I’ve noticed that some of my readers have taken to posting “trigger warnings” about my novel, The Love Songs of W.E.B. Du Bois, which deals with early African and Indigenous history in the American south. Sometimes, there are strings of at least 100 words, letting folks know all the horrible things that happen to the enslaved folks in my book. That doesn’t hurt my feelings—actually, I find it quite informative—but it does make me realize that, when it comes to the stories of African and Indigenous people(s) in this country, many folks don’t understand that American history is a trigger warning. We can either accept that fact, or we can remain soothed and oblivious—but then, we will continue to be bewildered when history repeats itself.
I’ve learned to just write what I believe needs writing from the late Toni Morrison, who famously said that before beginning a new book, she’d ask herself a question she wanted to answer. It is noteworthy that in Read Until You Understand: The Profound Wisdom of Black Life and Literature, Morrison’s friend, the (much younger) scholar Farah Jasmine Griffin, also begins with a guiding question: “What might an engagement with literature written by Black Americans teach us about the United States and its quest for democracy?” Part scholarly monograph, part memoir—and so beautifully written—Griffin’s book alludes to intersections between American history and literature: that anti-literacy laws in the 18th- and 19th-century American South made it a crime for Black folks to read. A crime for holding a book in Black hands. A crime for White folks to teach us. Thus, when Griffin recounts the story of her father’s insistence that she comprehend the words laid out on a page—his advice forms her book’s title—we readers who are familiar with southern history understand that Mr. Griffin lovingly taught his daughter resistance, to help her survive this country, as her ancestors had survived. That thought moves and fills me with gratitude.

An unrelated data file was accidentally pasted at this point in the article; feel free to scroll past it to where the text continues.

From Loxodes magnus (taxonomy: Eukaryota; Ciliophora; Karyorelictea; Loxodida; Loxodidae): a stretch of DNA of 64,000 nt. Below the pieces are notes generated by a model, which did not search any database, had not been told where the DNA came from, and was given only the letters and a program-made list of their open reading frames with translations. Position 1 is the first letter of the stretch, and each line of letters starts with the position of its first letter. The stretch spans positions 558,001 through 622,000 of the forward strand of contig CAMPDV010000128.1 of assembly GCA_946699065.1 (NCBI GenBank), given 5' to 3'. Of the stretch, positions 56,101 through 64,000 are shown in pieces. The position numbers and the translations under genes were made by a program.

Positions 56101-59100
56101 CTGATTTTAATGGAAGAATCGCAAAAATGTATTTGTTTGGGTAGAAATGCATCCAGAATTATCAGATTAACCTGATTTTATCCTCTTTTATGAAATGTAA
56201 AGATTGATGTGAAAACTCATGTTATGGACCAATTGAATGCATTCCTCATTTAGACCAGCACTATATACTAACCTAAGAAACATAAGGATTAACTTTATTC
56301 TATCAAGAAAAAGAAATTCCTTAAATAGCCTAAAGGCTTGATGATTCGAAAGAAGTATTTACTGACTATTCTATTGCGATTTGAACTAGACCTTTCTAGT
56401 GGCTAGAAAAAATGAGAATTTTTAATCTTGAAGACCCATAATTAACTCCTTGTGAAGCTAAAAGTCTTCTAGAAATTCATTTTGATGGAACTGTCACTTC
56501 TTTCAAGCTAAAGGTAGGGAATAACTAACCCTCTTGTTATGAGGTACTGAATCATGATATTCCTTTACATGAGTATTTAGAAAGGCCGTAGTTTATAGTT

Frequently, I considered resistance, while reading The Prophets by Robert L. Jones, Jr. In this groundbreaking novel, Jones embraces slave history, and rejects its erasure, for his exquisitely rendered novel imagines what we know must have existed: romantic love between two enslaved Black men. I want and need to call these characters’ names, Samuel and Isaiah, because other men unknown to us had names they, too, mingled in love. (And I use “enslaved” and “Black” because, Black people weren’t the only enslaved folks in antebellum North American. Indigenous people(s) also were enslaved.) There is triple resistance in The Prophets: First, Isaiah and Samuel are determined to love each other while enduring slavery, a commerce-driven institution that was focused on breaking the binds of affection of peoples of African descent. Second, these characters are two queer Black men loving each other—erotically, romantically, spiritually—during a time of horrible homophobia, when free, White men could be imprisoned for engaging in same-gender intimacy. And third, the fact that Jones wrote and normalized a story that never has been published before—about queer love in a time of slavery—is an act of monumental resistance but also devotion. Also, the tending of ancestral altars. Also, so much that my pen and tongue cannot conjure, but which my heart and spirit knows and cherishes.